The #MeToo movement was the focus of a panel of Shippensburg University professors held Thursday in SU’s Old Main Chapel at the 13th annual Criminal Justice symposium.
The topic of discussion, the #MeToo movement, focused on whether or not it provides justice.
With a panel of experts from the political science, communication/journalism, criminal justice and psychology departments, the evening provided multiple angles and perspectives of the topic.
Stephanie Jirard, professor of criminal justice and moderator for the evening, kicked off the event by explaining what the #MeToo movement is and what it stands for.
The #MeToo movement is a large group of people, according to Jirard, who stand together against sexual harassment and sexual assault. Many involved in the movement are sexual harassment and sexual assault survivors.
Kyle Heim, a professor of communication/journalism began the discussion by focusing on the news media and its role within the #MeToo movement.
Women are not always covered by the news media well, Heim said.
He added the media tends to look at cases such as sexual assault or harassment as individual incidents, rather than asking the big important questions, like “why is this such a large societal problem?”
Heim spoke on the fact of women coming forward to the media through the #MeToo movement.
Though more women are willing to have their stories heard, many are still reluctant to give their identity to the media for fear of victim blaming, Heim said.
He added that since the #MeToo movement began, women’s media coverage has increased by 30%.
The panel continued with SU political science professor, Alison Dagnes, who explained how the understanding of #MeToo is too broad.
According to Dagnes, the movement covers a “wide variety of behavior including rape, sexual harassment and miscommunication.”
She added that one of the issues within politics, is that politicians often have a mindset that people look at them as “scummy.”
Dagnes referred to former president Bill Clinton lying under oath about having a sexual relationship with a woman working for the White House. She noted that until very recently if sexual assault or harassment charges were filed against a member of Congress, all their legal fees were covered by taxpayer dollars.
Claims of sexual assault or sexual harassment were able to end the political bids of 12 Republicans and 13 Democrats in 2018, according to Dagnes.
Panelist Amber Norwood, a member of the SU psychology department, spoke about the #MeToo movement from the psychological perspective, explaining that research proves that sexual abuse is a learned behavior.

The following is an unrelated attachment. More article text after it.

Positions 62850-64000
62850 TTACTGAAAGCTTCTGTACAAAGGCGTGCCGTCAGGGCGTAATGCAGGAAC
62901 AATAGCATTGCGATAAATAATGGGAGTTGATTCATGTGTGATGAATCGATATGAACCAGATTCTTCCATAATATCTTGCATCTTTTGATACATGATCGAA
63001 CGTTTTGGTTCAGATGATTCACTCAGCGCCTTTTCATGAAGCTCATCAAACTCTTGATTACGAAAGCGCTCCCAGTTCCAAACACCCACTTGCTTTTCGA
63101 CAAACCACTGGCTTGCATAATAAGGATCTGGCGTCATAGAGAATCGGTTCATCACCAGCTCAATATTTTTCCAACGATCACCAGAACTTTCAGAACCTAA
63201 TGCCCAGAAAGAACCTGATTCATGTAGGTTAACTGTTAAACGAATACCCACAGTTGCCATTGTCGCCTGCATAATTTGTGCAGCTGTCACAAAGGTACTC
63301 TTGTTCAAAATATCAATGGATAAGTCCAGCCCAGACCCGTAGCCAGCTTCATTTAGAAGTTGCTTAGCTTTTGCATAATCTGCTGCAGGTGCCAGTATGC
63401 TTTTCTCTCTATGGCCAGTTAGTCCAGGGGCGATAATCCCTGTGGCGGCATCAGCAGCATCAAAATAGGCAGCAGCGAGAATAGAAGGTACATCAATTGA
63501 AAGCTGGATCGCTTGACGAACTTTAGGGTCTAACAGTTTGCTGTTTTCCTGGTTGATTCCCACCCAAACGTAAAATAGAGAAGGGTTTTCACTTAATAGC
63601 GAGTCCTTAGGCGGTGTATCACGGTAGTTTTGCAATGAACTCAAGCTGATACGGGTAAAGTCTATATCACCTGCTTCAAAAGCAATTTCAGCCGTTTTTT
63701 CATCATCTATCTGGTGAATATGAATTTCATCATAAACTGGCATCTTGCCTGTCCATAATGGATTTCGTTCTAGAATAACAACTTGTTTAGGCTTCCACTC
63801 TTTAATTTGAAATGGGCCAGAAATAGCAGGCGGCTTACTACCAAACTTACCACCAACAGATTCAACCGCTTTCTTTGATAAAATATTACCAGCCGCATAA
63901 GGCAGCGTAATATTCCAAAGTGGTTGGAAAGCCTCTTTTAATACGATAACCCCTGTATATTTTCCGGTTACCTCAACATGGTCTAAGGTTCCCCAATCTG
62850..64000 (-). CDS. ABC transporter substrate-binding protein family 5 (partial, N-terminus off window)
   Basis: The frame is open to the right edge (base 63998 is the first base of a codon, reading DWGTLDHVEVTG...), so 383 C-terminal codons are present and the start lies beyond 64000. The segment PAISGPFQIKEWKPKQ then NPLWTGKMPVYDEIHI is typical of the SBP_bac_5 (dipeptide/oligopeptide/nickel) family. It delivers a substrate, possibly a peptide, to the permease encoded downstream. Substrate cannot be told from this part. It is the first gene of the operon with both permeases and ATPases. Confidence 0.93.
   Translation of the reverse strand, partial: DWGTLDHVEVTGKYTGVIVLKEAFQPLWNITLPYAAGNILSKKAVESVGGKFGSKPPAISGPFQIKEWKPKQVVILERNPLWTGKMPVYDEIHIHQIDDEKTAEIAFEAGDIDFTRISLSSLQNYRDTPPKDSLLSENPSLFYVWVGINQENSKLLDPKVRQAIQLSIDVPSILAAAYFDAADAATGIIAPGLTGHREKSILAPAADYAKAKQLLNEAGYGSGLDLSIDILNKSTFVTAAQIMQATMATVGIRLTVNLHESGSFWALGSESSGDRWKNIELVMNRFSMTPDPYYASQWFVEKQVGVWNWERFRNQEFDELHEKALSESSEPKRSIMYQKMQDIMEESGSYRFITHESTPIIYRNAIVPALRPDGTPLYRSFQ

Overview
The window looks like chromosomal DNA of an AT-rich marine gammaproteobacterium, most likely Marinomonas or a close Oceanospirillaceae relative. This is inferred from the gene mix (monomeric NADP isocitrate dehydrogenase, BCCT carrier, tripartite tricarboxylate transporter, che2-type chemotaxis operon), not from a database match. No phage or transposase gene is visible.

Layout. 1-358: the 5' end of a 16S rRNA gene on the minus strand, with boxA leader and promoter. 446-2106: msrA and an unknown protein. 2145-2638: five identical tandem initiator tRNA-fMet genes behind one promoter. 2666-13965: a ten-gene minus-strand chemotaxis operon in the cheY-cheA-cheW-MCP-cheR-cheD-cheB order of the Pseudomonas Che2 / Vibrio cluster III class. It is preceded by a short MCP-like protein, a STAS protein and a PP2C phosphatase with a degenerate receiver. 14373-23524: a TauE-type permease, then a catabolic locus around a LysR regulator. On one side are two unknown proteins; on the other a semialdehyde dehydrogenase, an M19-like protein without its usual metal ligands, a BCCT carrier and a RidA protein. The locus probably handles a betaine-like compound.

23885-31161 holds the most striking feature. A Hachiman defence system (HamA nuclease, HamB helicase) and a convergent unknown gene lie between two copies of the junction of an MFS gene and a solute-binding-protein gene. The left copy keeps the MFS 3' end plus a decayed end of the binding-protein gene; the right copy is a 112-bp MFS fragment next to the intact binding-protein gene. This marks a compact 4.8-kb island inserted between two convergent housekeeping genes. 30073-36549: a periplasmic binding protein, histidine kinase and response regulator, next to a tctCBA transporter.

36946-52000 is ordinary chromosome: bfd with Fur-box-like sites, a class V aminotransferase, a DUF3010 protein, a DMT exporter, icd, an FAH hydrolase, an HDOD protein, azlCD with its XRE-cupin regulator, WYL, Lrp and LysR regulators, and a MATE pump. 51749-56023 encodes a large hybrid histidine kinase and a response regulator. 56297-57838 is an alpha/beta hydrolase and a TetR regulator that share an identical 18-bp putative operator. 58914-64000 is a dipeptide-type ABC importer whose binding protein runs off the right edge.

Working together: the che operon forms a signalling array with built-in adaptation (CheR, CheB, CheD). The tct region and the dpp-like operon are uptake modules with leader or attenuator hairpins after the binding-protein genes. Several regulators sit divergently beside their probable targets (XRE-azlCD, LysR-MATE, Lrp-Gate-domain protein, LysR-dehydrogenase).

This learned behavior can also increase when it goes unreported or has little to no consequence, according to Norwood. Norwood also said that those who commit sexual crimes are “cognitively distant from their victims.”
When a predator is caught in their abusive behavior, “their first thought is self-preservation,” she added.
Norwood explained that a sexual abuse victim can have an incredibly diverse range in trauma response — from sobbing uncontrollably, to laughing and smiling or even having no emotional response whatsoever.
Norwood encouraged the audience to watch the new Netflix series “Unbelievable,” to further understand the wide range of trauma response that can be seen in a sexual abuse victim.
The final speaker of the event was Arelys Madero of the criminal justice department.
Madero showed research which stated “three in four women refrain from reporting sexual abuse.”
According to Madero, credibility to victims has also been hurt in the past few years due to people believing there has been a spike in false allegations of sexual abuse. Yet, Madero reported that FBI statistics show a consistency in the number of clear rape cases.
Only one third of rape cases get cleared and only one percent end up going to a prosecutor. However, research proves only three to ten percent of rape allegations are false according to Madero.
So, has the #MeToo movement brought justice? Madero says yes.
“It has changed our culture a great deal in accounts to bringing down some of the barriers that victims face, when it comes to social stigma, victim blaming and even more awareness,” Madero said.
However, she agrees that more work needs to be done. More rape kits need to be tested and people need to instinctively believe those who report sexual abuse, according to Madero.
Following the event, Jirard emphasized the importance of having these types of open discussions with students.
“It [sexual assault and sexual violence] is one of the most underreported crimes. In order for us to talk about the shame… that people are often shaming the victims and they often feel like they’re to blame and in order to relieve that stigma, we have to bring these things out into the open.”
Jirard also praised SU and the work the community does to keep the conversation active.
“The SU Women’s Center leads the way, the Pride Center… there are so many safe spaces where people can talk about things that have happened to them or have not. I think Shippensburg leads the way,” she said.